U.S. must proceed with care

By Lee Hamilton
Apr 7 2008

 Our goal for Iraq should be a stable, self–governing state that is not a safe haven for al–Qaida, not a source of instability in the region, and not dominated by Iran or another regional power.

As all the leading generals in Iraq have said repeatedly, there is no military solution to the ongoing conflict. The U.S. must begin a serious dialogue with Iraqi leaders about how to end U.S. involvement responsibly.

The Iraqi leadership should hear from us not an unconditional promise of more assistance, but a demand that they get their political house in order now, and if they do not we are leaving — slowly, steadily and surely. A promised withdrawal could provide us with important leverage to get Baghdad's leaders to act, especially on the key question of national reconciliation. As President Bush negotiates a status of forces agreement, we should make no new commitments without an Iraqi commitment to move toward political reconciliation.

One key is for U.S. forces to train and equip the Iraqi Security Forces to hold areas our troops have cleared. Can the ISF preserve and build on recent security improvements? Their performance in recent battles in Basra was not encouraging and reflected the inadequate progress of America's efforts to train them. Secretary of Defense Robert Gates called the effort to train Iraqis, and other allied armies “arguably the most important military component” of our fight against terrorism.

But even in a best–case scenario, some American troops will have to stay on in a training or advisory role, and a security relationship will likely be maintained over several years.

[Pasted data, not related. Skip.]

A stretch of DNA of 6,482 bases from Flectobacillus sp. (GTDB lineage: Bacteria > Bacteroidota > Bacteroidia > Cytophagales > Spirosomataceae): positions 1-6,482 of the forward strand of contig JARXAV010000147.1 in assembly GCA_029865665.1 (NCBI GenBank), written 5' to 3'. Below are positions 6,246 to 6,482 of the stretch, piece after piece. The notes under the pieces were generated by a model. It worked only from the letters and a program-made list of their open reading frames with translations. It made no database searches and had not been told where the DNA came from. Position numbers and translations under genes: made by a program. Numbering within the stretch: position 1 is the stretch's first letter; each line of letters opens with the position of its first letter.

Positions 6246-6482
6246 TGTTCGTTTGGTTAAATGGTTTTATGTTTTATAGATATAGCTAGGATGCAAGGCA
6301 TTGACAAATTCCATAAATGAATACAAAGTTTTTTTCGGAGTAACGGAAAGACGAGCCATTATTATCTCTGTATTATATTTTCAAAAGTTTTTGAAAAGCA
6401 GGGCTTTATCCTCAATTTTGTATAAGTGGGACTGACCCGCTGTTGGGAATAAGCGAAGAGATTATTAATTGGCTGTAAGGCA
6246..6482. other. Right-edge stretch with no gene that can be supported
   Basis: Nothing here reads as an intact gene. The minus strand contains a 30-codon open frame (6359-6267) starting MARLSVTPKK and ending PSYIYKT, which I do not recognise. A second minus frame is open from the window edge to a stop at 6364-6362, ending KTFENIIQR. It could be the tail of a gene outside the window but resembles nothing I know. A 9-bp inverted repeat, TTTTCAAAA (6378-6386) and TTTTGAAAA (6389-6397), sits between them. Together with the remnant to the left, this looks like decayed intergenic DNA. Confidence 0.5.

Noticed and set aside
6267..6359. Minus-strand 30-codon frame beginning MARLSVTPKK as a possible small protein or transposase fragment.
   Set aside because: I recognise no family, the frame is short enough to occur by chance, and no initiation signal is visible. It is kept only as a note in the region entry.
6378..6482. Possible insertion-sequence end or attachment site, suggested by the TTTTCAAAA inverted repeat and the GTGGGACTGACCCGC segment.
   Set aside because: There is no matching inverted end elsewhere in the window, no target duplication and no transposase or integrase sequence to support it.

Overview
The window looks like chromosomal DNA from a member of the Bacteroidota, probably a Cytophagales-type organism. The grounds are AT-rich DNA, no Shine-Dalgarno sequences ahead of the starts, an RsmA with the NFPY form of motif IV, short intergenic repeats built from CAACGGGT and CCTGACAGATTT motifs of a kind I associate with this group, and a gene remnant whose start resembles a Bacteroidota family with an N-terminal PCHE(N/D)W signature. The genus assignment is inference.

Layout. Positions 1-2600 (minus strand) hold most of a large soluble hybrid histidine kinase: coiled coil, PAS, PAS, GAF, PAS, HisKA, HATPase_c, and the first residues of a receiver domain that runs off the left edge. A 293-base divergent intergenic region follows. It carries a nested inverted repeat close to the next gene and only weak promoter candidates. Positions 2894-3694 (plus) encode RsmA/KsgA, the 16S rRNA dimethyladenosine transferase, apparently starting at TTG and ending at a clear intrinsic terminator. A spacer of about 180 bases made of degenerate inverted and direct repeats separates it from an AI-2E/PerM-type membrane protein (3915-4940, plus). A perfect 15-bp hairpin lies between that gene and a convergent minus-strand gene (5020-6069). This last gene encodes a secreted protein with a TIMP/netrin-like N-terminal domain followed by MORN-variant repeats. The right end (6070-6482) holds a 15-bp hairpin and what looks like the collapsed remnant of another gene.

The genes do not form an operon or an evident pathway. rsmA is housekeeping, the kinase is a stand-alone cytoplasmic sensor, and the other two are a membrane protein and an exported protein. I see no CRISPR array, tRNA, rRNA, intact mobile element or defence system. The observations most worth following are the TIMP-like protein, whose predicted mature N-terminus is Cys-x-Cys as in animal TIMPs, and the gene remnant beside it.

Our military mission should focus on promoting the territorial integrity of Iraq, not on refereeing a sectarian conflict.

The state of our own military also warrants concern. Army commanders have said that maintaining surge troop–levels in Iraq would put unsustainable levels of stress on U.S. forces and jeopardize their readiness to fight in future conflicts.

On the diplomatic front, we cannot address Iraq effectively in isolation from the region's other major issues and unresolved conflicts.

If we do not engage all of Iraq's neighbors in a multilateral framework, a hasty departure from Iraq could precipitate a proxy war between Sunnis and Shiites, destroying the prospects for the regional stability we seek.

In addition to large numbers of American troops on the ground, the next president will inherit continuing casualties, political gridlock, a largely dysfunctional Iraqi government, a determined al–Qaida presence, and the absence of a major diplomatic effort.

However, he or she will not be able to view American foreign policy solely through the prism of Iraq because too many other challenges await, and the views of the American people toward the war will have to be taken into account.

We are neither losing the war in Iraq nor winning it. Achievement of our redefined goals will take years of effort.

The real question is: Are we prepared to put the necessary resources into Iraq over a period of years to achieve diminished goals?

Our investment in Iraq, in terms of blood and treasure, already has been great. Popular support for our present mission has eroded and quickly will erode further without substantive progress in reaching a political accommodation in Iraq and a reduction in American casualties.

It really does matter how we leave Iraq. The U.S. will have to redefine victory to well below the high standards of democracy President Bush originally envisioned in 2003, with an emphasis on stability and containment of the country's afflictions.

We arrived in Iraq carelessly; we should leave carefully.

 (Lee Hamilton is Director of the Center on Congress at Indiana University and Director of the Woodrow Wilson International Center for Scholars in Washington, D.C. He was a member of the U.S. House of Representatives for 34 years.)